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July 7, 2010

Phoning it in

Recently I have optimized this site and chickadee for display on iPhone and other small displays, using CSS3 @media queries to alter the layout as described at hicksdesign and elsewhere. This site has always sported a fluid layout so the conversion was not difficult. However, I'd like to note a couple things that I didn't see explored sufficiently elsewhere.

  1. Use only initial-scale=1 in specifying viewport.

    Most sites seem to recommend the use of

    <meta name="viewport" content="width=device-width" />

    which will make iPhone treat the viewport as 320px across. This is wrong for landscape mode, which is 480px, and will render larger instead of adding to available horizontal space. Instead in a properly fluid layout you should omit an explicit width and use

    <meta name="viewport" content="initial-scale=1" />

    Webkit browsers will then set the width to device-width in portrait mode, and device-height in landscape.

  2. Prefer width instead of device-width in media queries not explicitly targeted at iPhone.

    Since width may now be the device width or height, you need not use the orientation property to distinguish between portrait and landscape, but rather just the width of the viewport. For example with the two queries below you can handle both orientations on iPhone, and also handle desktop browsers with small windows:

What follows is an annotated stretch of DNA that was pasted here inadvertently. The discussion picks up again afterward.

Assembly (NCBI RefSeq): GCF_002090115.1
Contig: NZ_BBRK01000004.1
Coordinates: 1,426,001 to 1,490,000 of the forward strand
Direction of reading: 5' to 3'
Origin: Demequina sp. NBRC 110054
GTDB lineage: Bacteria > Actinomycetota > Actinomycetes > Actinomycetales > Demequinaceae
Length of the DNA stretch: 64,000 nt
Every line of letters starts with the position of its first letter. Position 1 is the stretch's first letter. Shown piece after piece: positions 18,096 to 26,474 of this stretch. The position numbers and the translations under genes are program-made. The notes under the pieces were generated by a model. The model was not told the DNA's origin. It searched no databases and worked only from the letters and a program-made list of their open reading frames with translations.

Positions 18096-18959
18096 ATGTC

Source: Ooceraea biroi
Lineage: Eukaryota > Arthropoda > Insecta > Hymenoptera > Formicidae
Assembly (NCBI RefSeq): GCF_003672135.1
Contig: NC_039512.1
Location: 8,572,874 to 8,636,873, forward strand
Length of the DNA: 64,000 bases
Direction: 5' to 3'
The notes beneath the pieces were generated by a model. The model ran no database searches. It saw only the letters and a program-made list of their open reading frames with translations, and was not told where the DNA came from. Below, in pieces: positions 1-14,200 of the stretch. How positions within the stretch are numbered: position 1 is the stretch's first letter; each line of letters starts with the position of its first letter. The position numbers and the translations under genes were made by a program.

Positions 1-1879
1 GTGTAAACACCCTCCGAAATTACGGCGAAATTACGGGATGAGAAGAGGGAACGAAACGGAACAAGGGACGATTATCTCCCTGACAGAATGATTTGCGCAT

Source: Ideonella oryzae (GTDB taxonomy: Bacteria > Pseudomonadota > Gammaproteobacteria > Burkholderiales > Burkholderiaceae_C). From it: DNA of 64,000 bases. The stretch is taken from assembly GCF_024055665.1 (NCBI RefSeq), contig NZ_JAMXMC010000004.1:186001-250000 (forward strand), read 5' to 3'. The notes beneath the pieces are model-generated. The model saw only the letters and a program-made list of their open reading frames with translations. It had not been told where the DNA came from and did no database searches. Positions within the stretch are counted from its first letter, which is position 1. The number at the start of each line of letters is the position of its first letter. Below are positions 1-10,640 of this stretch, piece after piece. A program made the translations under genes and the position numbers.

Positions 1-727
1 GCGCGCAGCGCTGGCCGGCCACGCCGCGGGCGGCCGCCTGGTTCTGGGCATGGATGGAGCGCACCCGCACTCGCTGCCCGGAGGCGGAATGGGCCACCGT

@media screen and (max-width: 600px) {}
    @media screen and (max-width: 400px) {}

    Of course you can still target iPhone and iPad directly with max-device-width, for example to increase link size for the touchscreen.

  3. Turn off Webkit's automatic font size adjustment.

    Mobile Safari will sometimes increase your font size without your permission, usually in landscape mode. This can be useful for the average website not optimized for mobile use, but is counterproductive in our case. You should turn this off for iPhone:

    @media only screen and (max-device-width:480px) {
      html { -webkit-text-size-adjust: none; }      }

    iPad already has this property set to "none". Also, this directive will cause desktop Safari to ignore the user's text zoom setting, so make sure it is wrapped in the iPhone-only media query as above.

    Edit: Setting the value to "100%" instead of "none" supposedly allows text zoom, avoiding the need for the iPhone media query, but I haven't tested it yet.